Day 3 was much like the second day. Extraordinary weather and a reasonable footpath as we continued to leave the foothills of the Spanish side of the Pyrenees and headed to our first big city – Pamplona. Dan had raced ahead and I walked along making what our family calls “little while friends” as you come upon and join others along the way. I walked over a 12th century bridge and between huge city walls to enter into this city that dates to Roman times. The city may be best know for its annual “running of the bulls” (made famous internationally by Ernest Hemmingway’s writing). We walked along its ancient streets and found a hostel, having completed a delightful day of walking and 21 kilometers. I was off to a great start and excited about each next day as well as the larger journey.
The Race Before Us on the Camino de Santiago
This blog – The Race Before Us – feature posts on running (especially for novice runners), the Christian faith (especially for amateur apologists), and on the intersection between running and faith. For the next six weeks though, this blog is going to walk, not run.
See below – Coach Dan (frequent contributor here) and I will be walking the Camino de Santiago. I will post more frequently here at this site but under the temporary title: “My Camino – Thy Camino.” More on that with the next post.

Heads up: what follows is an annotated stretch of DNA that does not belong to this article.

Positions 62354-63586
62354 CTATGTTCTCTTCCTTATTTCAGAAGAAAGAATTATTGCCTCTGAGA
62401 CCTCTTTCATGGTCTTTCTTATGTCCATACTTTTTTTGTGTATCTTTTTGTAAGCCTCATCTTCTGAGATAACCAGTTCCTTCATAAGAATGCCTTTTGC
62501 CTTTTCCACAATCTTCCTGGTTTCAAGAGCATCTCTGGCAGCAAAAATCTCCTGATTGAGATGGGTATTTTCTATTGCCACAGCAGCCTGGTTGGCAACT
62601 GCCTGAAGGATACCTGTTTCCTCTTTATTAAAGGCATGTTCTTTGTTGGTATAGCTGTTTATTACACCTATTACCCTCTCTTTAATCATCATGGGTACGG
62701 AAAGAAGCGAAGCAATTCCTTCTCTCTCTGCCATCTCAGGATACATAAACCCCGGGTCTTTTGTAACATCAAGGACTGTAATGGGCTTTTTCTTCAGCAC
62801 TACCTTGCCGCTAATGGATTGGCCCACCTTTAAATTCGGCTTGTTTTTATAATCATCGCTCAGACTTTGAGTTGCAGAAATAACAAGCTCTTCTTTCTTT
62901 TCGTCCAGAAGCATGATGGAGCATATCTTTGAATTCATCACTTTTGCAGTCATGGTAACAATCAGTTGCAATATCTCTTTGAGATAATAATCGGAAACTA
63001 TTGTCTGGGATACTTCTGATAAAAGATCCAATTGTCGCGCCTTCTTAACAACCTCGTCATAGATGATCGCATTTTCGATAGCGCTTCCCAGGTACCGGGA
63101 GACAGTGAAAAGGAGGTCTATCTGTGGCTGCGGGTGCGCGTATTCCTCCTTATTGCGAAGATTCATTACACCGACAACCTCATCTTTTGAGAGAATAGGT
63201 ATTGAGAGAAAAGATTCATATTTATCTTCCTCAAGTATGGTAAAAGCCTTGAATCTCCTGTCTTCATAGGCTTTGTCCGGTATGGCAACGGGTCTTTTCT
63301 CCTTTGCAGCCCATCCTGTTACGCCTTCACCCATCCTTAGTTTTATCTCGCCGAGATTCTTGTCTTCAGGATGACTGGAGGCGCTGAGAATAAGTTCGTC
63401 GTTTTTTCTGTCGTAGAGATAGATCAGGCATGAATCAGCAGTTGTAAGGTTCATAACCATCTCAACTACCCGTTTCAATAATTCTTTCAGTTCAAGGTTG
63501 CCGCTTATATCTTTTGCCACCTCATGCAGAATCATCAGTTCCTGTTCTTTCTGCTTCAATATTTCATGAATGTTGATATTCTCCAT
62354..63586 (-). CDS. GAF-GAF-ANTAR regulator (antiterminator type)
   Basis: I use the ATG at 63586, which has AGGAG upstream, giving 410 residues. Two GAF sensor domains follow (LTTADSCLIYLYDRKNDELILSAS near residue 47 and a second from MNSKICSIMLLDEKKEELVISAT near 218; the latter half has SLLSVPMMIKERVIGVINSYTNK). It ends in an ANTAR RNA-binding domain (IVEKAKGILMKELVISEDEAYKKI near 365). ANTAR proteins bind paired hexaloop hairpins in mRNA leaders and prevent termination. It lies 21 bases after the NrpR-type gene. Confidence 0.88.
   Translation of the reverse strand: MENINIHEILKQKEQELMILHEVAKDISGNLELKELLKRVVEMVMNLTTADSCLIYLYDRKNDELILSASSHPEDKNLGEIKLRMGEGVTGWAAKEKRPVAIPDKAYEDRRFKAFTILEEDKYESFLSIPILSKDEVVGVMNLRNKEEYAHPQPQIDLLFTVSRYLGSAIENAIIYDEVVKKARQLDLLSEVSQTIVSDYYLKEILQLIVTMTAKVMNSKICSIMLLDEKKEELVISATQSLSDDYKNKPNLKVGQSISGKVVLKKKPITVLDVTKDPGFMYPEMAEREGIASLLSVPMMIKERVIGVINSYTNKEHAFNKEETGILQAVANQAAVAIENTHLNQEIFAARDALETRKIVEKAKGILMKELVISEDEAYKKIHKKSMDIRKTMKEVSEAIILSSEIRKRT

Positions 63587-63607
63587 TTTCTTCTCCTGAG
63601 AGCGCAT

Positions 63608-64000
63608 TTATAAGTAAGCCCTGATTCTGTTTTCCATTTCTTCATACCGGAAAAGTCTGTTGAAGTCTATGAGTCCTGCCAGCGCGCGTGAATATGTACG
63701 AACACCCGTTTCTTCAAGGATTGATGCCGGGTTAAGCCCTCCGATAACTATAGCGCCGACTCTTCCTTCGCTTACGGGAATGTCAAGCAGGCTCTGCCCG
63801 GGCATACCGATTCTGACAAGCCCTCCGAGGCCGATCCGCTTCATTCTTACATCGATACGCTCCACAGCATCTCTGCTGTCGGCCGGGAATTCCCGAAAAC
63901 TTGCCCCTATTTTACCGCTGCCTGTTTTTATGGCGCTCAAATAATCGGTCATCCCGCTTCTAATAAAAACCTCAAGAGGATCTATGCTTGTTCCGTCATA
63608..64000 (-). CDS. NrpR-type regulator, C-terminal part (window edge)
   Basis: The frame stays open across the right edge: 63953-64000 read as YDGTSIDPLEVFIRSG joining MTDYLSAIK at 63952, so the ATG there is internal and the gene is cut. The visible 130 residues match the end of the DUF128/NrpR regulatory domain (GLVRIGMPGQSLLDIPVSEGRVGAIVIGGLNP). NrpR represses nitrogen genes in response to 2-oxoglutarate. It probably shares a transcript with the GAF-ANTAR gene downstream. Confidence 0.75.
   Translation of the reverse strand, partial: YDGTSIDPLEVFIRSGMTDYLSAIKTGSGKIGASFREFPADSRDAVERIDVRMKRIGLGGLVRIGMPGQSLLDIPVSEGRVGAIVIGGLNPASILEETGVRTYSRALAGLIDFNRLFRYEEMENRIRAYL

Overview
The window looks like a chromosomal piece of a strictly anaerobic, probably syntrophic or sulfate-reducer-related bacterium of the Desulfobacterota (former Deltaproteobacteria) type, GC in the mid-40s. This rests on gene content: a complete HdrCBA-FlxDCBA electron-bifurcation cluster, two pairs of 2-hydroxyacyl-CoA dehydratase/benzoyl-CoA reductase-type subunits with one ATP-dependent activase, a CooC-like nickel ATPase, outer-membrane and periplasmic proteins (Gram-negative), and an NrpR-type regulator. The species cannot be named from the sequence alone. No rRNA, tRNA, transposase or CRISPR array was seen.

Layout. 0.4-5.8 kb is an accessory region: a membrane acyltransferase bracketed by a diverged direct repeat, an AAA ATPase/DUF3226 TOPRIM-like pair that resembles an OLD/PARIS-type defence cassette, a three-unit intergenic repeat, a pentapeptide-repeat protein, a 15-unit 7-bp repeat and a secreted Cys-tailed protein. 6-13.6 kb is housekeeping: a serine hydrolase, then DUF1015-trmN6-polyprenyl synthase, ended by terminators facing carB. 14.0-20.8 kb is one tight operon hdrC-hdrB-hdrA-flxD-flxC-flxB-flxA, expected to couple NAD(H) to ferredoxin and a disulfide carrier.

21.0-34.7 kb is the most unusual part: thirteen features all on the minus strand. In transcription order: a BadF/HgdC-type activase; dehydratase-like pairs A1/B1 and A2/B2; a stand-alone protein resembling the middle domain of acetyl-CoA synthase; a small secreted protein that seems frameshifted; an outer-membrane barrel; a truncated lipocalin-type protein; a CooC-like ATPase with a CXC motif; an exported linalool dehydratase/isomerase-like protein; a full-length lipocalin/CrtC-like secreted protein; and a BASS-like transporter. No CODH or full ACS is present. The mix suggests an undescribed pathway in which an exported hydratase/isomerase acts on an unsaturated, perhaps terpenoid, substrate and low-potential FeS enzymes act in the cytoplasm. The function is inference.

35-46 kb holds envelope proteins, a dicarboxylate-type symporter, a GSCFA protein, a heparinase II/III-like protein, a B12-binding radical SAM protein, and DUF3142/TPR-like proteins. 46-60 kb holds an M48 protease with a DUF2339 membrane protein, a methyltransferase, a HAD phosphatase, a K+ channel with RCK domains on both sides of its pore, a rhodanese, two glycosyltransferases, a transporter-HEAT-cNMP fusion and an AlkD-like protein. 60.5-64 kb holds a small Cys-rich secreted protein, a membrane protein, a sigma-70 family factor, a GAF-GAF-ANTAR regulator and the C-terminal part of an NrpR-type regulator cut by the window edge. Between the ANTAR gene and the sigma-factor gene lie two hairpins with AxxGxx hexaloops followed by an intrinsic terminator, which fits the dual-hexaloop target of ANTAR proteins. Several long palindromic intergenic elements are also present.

On April 4 my good friend “Coach Dan” (Blankenship) and I leave Richmond, Virginia for Paris, France. Upon arrival we take a train to southwest France, passing through Bordeaux and stopping in Biarritz. There we catch a more local train to the village of St. Jean Pied de Port at the foot of the Pyrenees Mountains, which mountain range generally establishes France’s southern border with Spain.
St. Jean Pied de Port has become the most popular starting point for people to begin the “Camino de Santiago” – a 500-mile walk to Santiago de Compostela in northwest Spain. It recalls the route that hundreds of thousands of Christians took in the middle ages (and since) as a pilgrimage to the great cathedral of Santiago de Compostela. More specifically, this route is called the “Camino Frances” because it is the route that people coming from France and northern Europe would have used to reach Santiago. In that sense, St. Jean Pied de Port is the gateway (or the “port”) to Spain.
After an evening in St. Jean Pied de Port we will throw a 20-pound pack on our backs and start climbing over the Pyrenees and into Spain. Then for 30 days we will walk 15 to 20 miles a day heading for Santiago (and ultimately to the “end of the earth,” which is a three-day additional hike to Finisterre on the Atlantic Ocean.)
Come along as we walk through fields and vineyards, as we climb a few mountains and many hills, as we pass through tiny villages and some bigger cities, as we sample wine in Rioja and see where the bulls run in Pamplona, as we enjoy the journey and struggle with a foreign language, and as we become pilgrims or “peregrines” on the road to find out.